Bel Oliver.


The national secretary of state for tourism, Bel Oliver, yesterday held the first talks with representatives of regional governments and the Spanish Federation of Municipalities and Provinces that are aimed at arriving at regulation for holiday rentals that can be applied nationwide.

Oliver said that there will be further meetings in order to address a subject that the Rajoy government was "not capable of tackling". She stressed that input will be sought from hoteliers, businesses, associations and unions in coming up with means to guide regulation of the rentals "phenomenon" and give maximum legal security.

Chief among the issues under consideration are amendments to two laws - the Ley de Arrendamientos Urbanos (tenancy act) so that short-term lets can be regulated and the Ley de Propiedad Horizontal to allow residents communities to decide on holiday rental use; this latter law deals with apartment buildings. With the tenancy act as it stands, there is no minimum period for letting and nor is there specific reference to tourist use. In the Balearics, of course, the government has set a minimum of thirty days, although the legal certainty of this is open to question, given that it is not in line with national legislation.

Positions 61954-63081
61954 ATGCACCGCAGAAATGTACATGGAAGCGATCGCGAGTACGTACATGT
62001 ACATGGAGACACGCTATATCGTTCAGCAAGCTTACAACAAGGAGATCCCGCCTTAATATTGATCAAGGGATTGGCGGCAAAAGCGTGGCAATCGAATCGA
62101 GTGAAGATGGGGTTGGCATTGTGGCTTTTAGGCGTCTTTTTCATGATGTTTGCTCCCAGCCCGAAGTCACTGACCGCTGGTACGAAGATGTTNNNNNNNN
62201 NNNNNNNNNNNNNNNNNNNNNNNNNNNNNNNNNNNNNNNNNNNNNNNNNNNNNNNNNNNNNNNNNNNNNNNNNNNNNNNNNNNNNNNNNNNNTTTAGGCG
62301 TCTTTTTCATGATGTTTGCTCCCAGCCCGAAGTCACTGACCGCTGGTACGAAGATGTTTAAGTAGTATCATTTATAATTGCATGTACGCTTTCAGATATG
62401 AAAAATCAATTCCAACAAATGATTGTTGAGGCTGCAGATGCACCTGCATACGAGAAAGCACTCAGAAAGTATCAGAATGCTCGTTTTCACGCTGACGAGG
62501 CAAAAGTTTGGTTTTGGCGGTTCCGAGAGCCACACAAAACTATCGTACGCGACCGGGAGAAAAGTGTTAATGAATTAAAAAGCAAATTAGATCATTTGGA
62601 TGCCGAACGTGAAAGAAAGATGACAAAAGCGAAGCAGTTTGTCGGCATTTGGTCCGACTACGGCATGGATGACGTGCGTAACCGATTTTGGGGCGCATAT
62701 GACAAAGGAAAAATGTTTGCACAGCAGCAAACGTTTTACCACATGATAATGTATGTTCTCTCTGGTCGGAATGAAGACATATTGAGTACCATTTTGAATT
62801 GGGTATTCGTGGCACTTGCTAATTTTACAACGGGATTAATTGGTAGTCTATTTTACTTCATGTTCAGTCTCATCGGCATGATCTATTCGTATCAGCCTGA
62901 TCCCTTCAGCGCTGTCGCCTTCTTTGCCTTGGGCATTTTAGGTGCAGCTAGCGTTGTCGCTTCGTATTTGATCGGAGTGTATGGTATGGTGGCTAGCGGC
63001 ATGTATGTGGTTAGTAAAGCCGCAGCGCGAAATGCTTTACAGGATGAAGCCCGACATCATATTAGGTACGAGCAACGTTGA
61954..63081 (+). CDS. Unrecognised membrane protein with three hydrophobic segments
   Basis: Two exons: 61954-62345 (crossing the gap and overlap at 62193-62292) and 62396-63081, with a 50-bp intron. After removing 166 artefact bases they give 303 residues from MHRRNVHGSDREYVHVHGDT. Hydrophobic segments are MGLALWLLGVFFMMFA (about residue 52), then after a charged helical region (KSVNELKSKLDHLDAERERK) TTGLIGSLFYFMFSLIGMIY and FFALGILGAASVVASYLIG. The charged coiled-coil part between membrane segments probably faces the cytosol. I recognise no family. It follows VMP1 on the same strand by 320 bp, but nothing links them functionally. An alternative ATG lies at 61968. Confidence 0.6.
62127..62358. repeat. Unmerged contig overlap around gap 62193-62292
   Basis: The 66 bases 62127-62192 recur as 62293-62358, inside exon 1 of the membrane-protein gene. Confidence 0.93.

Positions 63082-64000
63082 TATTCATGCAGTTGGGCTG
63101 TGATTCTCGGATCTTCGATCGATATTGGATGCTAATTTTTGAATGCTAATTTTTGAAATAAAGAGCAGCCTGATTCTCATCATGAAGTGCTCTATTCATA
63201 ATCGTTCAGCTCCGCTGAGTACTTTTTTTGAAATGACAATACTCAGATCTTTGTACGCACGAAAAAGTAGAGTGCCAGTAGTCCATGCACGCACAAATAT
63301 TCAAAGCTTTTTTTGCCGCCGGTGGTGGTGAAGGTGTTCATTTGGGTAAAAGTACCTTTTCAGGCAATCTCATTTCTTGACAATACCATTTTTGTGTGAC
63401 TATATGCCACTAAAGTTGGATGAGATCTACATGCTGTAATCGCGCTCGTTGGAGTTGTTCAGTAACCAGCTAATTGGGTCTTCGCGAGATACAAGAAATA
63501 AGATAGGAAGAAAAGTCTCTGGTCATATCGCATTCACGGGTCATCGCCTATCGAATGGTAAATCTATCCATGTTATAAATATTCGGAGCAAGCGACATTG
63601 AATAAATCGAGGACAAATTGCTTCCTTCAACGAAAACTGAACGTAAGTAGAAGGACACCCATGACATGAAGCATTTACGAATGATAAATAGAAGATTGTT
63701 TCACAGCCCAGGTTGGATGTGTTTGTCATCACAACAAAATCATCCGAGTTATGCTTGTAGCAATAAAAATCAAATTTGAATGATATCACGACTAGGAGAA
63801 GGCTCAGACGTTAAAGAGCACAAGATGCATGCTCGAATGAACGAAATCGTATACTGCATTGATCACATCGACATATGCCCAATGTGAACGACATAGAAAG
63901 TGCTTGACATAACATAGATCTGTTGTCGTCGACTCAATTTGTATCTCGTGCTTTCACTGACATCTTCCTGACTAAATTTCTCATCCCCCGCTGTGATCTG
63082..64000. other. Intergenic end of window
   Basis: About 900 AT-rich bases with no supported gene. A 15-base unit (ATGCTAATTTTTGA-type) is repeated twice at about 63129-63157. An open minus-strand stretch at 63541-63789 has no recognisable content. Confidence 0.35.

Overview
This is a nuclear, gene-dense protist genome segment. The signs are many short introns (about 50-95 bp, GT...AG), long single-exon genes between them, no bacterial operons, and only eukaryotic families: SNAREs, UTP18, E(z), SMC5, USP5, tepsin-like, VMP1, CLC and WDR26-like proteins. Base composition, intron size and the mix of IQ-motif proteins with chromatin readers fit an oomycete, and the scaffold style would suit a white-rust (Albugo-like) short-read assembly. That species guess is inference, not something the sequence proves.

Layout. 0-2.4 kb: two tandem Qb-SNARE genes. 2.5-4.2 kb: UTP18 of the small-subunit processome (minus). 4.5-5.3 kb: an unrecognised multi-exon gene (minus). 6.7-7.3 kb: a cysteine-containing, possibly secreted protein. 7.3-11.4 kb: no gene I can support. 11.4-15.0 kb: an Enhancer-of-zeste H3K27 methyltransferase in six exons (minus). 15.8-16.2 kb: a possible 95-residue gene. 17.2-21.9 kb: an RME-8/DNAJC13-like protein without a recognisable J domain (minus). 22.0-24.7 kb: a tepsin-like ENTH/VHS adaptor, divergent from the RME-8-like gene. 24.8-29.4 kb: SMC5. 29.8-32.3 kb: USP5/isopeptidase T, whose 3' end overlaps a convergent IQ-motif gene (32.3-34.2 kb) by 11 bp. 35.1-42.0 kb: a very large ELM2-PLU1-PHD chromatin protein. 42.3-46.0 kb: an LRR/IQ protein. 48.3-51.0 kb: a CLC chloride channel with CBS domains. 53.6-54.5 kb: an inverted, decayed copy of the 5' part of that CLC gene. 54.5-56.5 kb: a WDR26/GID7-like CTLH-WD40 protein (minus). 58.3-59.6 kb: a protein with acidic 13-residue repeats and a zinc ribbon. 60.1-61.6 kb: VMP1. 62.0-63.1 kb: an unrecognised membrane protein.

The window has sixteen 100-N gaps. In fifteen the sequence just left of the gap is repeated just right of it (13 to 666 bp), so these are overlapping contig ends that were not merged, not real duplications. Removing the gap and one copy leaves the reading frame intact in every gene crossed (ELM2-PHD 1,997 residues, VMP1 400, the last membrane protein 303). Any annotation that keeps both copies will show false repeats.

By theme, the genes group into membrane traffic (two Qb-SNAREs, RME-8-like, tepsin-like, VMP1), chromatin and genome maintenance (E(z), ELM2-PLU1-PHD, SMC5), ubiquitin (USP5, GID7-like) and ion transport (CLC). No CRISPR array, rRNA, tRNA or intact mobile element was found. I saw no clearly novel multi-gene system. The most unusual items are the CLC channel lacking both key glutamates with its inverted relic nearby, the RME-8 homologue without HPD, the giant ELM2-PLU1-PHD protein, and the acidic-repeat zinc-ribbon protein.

The Spanish government's idea is to arrive at a single definition of properties for tourist use. Where residents communities are concerned, there are two proposals - one is that a simple majority would be needed to veto holiday rentals, the other is for a qualified three-fifths majority.

In all this, Oliver is stressing that the state will not interfere with regional governments' powers of regulation. However, the regions have been calling on Madrid to establish a clearer framework, with tenancy act amendment and the definition of tourist use being at the top of the list of requirements.

A further proposal from Oliver's ministry is the creation of a single national register of holiday rental accommodation as a means of control and regulation that would assist regional authorities. Such a register, it is said, would provide legal certainty for both landlords and tenants, while it would link into interior ministry and Tax Agency systems so that it will be known who the people renting a property are at a given time and and so that tax obligations are being met.